A report by the Organisation for Economic Cooperation and Development on Wednesday found Australia's economy could contract by 6.3 per cent if there was a second wave of COVID-19 infections, but that it has been relatively spared from the impact compared to other countries.
For Melbourne-based Petros Gyftopoulos, the economic threat a recession poses is all too real, having lived through his home country of Greece descending into its worst financial crisis in living memory.
“We started seeing the economy going from bad to worse every single day,” he told SBS News.
“I have now the same feeling as I had back then, exactly what you see more jobs that are getting lost, businesses starting to close down. It is like in repeat - the same story."
Mr Gyftopoulos is a chemical engineering graduate who made the decision to migrate to Australia in 2013 for better career opportunities. The 35-year-old now co-owns craft beer brewing company Fall and Rise but says seeing Australia facing a recession has forced him to again reconsider his future.
“Definitely I am worried – I am worried a lot,” he said. “I’m not willing to go through that again. I know a lot of people that are considering to go back.”
'People look for someone to blame'
Previous research conducted on European attitudes towards migration has shown a clear pattern of increased feelings of group threat towards migrants coinciding with an economic downturn, and academics say the same could happen in Australia.
Western Sydney University immigration analyst and associate professor Shanthi Robertson warned it is easy to turn migrants into “scapegoats” for job losses in an environment of economic uncertainty.
“We do have to watch out for a simplistic kind of discourse that sees cutting migration levels as the solution to any kind of economic problem ... to make sure that there is no kind of stoking of xenophobia and no kind of stoking of racism,” she said.
“It's pretty complacent to think that we have a completely safe and positive multicultural society at this moment in history."
Almost 600,000 Australians lost their jobs between March and April, driven by the economic impact of coronavirus-forced shutdowns. It has taken the unemployment rate to 6.2 per cent, with almost 823,000 Australians officially out of work, according to the latest Australian Bureau of Statistics data.
Monash University emeritus professor Andrew Markus has helped oversee social cohesion mapping conducted by the Scanlon Foundation for more than a decade. His work tracks changes in Australian attitudes towards immigrants and asylum seekers.
He said economic recessions can intensify calls to cut immigration and provoke anti-migrant attitudes.
“There is a simplistic perception that every immigrant that comes into the country takes away one job – the reality is much more complex," he said.
“If unemployment remains high it will be very difficult for government to resume the immigration program as we had it in the past."
Mr Markus said Australia’s last recession in the early 1990s was no exception, warning then negative attitudes increased to 70-75 per cent.
“The past record in this area is that when there are economic problems some people in the community will look to ethnic minorities and immigrants as a source of blame,” he said.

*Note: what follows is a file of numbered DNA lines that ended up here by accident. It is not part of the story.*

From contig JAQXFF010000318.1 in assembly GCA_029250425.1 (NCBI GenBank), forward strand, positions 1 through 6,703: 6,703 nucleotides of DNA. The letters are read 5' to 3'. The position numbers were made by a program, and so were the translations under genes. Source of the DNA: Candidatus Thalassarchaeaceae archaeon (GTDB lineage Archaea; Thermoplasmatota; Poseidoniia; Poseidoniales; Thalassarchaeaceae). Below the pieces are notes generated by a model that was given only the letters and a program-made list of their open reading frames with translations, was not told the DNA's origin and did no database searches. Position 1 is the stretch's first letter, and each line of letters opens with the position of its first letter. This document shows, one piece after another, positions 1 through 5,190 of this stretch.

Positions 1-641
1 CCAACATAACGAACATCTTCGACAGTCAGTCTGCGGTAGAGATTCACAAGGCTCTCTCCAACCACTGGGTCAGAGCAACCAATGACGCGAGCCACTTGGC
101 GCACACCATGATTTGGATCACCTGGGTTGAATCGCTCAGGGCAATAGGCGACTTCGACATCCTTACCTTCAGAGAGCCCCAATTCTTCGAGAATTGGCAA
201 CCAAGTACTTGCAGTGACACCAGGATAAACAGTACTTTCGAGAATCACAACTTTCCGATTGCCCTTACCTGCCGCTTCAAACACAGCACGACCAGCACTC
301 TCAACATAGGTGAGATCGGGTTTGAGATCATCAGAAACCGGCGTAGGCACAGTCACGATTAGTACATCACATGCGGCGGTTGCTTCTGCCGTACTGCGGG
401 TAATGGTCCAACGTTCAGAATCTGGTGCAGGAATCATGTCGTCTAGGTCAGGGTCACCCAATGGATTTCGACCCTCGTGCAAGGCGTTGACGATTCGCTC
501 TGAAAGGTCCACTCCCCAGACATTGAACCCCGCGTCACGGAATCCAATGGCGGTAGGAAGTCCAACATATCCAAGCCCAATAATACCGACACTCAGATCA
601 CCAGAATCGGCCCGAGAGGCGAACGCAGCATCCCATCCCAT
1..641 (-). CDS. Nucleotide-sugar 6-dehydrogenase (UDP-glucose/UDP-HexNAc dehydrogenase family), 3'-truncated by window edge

Permanent vs temporary migrants
Acting Immigration Minister Alan Tudge has warned it is too early to speculate about the future of the immigration system with border closures to international arrivals still in place because of COVID-19.
The federal government has predicted Australia’s overseas migration intake will shrink by more than 85 per cent on 2018-19 level next financial year.
But University of Sydney immigration analyst and associate professor Anna Boucher said the government is already confronting pressure to reduce the migration intake once borders reopen.
“There is definitely pressure already - you can sense that politically – but I think it’s going to be a question of more targeting than cutting,” she said.
“If you go cutting migration, that in itself can have negative effects.”
Deloitte economist Chris Richardson has estimated the suspension of the immigration system could result in an up to $40 billion blow to the economy.
Associate professor Boucher said given the economic contribution, any significant changes to the migration system were unlikely to take place.
"There will be debate around the ratio between temporary and permanent [migration]," she said.
“[But] I really do believe that we are not going to see abrupt changes to migration in the medium to long term – I just don’t see that as likely at all."
In recent years, Australia's migration program has become more dependent on temporary visa holders, while the number of permanent visas has declined.
Labor's Kristina Keneally has called for a reduction in the migration intake when borders reopen, particularly in relation to temporary visa holders.
Associate professor Robertson said there will continue to be skill shortages, reliant on migrant workers to fulfil.
"Those kind of debates about where migration needs to be targeted have to be taken into account - not just a kind of slash and burn kind of mentality," she said.
"[But] if public attitudes turn to be a little bit more anti-immigration because we are in a recession, then obviously the government is going to respond to that."
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